> @@ -1020,6 +1021,7 @@ class _TestPool(BaseTestCase):
>          self.assertEqual(get(), 49)
>          self.assertTimingAlmostEqual(get.elapsed, TIMEOUT1)
>  
> +
>      def test_async_timeout(self):
In general, I'm wary of nonessential whitespace changes... did you mean to include these?

> +        scratchpad = [None]
> +        def errback(exc):
> +            scratchpad[0] = exc
> +
> +        res = p.apply_async(raising, error_callback=errback)
> +        self.assertRaises(KeyError, res.get)
> +        self.assertTrue(scratchpad[0])
> +        self.assertIsInstance(scratchpad[0], KeyError)
> +
> +        p.close()
Using "assertTrue" seems misleading.  "assertIsNotNone" is what you really mean, right?  Although, I believe that's redundant, since presumably self.assertIsInstance(None, KeyError) will error out anyway (I haven't verified this).


> +    def test_unpickleable_result(self):
> +        from multiprocessing.pool import MaybeEncodingError
> +        p = multiprocessing.Pool(2)
> +
> +        # Make sure we don't lose pool processes because of encoding errors.
> +        for iteration in xrange(20):
> +
> +            scratchpad = [None]
> +            def errback(exc):
> +                scratchpad[0] = exc
> +
> +            res = p.apply_async(unpickleable_result, error_callback=errback)
> +            self.assertRaises(MaybeEncodingError, res.get)
> +            wrapped = scratchpad[0]
> +            self.assertTrue(wrapped)
Again, assertTrue is probably not what you want, and is probably redundant.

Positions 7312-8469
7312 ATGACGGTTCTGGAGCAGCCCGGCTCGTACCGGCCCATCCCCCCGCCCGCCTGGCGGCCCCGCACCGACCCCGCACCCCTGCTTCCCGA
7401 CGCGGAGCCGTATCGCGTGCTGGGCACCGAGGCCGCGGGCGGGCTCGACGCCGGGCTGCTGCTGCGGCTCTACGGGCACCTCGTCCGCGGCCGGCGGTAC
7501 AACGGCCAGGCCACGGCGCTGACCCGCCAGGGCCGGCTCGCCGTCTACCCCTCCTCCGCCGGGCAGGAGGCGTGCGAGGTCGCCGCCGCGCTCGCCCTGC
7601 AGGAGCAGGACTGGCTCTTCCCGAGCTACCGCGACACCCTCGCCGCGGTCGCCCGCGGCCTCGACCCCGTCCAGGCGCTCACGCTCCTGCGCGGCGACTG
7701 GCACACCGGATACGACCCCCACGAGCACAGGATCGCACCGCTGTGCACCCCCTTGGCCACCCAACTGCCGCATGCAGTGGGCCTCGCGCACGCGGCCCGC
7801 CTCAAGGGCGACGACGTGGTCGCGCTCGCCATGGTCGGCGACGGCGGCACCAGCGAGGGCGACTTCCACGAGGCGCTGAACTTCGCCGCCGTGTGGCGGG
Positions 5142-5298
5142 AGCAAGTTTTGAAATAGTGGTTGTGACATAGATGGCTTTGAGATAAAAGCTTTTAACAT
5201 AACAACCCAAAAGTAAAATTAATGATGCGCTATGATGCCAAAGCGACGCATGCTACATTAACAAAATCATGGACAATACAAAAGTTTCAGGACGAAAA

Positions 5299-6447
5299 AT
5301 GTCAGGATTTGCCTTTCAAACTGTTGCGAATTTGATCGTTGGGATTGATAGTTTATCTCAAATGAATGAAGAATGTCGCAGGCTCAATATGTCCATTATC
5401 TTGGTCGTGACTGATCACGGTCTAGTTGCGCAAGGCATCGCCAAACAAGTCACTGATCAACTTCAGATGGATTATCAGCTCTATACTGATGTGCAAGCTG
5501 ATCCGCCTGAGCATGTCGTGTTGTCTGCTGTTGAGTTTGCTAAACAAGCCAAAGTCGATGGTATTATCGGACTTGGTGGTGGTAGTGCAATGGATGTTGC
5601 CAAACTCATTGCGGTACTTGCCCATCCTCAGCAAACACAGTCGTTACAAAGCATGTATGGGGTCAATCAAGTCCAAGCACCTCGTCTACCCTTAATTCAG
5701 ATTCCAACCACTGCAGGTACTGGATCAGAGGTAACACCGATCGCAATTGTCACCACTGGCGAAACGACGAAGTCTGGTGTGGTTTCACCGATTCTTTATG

> +            self.assertIsInstance(scratchpad[0], MaybeEncodingError)
Why use scratchpad[0] rather than wrapped?
> +            self.assertIsNotNone(wrapped.exc)
> +            self.assertIsNotNone(wrapped.value)
Under what circumstances would these be None?  (Perhaps you want wrapped.exc != 'None'?)  The initializer for MaybeEncodingError enforces the invariant that exc/value are strings, right?


> +
>  class _TestPoolWorkerLifetime(BaseTestCase):
>  
>      ALLOWED_TYPES = ('processes', )
Three line breaks there seems excessive.
msg110273 - (view) Author: Ask Solem (asksol) (Python committer) Date: 2010-07-14 12:34
> To be clear, the errback change and the unpickleable result
> change are actually orthogonal, right?

Yes, it could be a separate issue. Jesse, do you think I should I open
up a separate issue for this?

> Why not add an error_callback for map_async as well?

That's a good idea!

> Any reason you chose to use a different internal name
> (errback versus error_callback)? It seems cleaner to me
> to be consistent about the name.

It was actually a mistake. The argument was ``errback`` before, so
it's just a leftover from the previous name.

> In general, I'm wary of nonessential whitespace changes...
> did you mean to include these?

Of course not.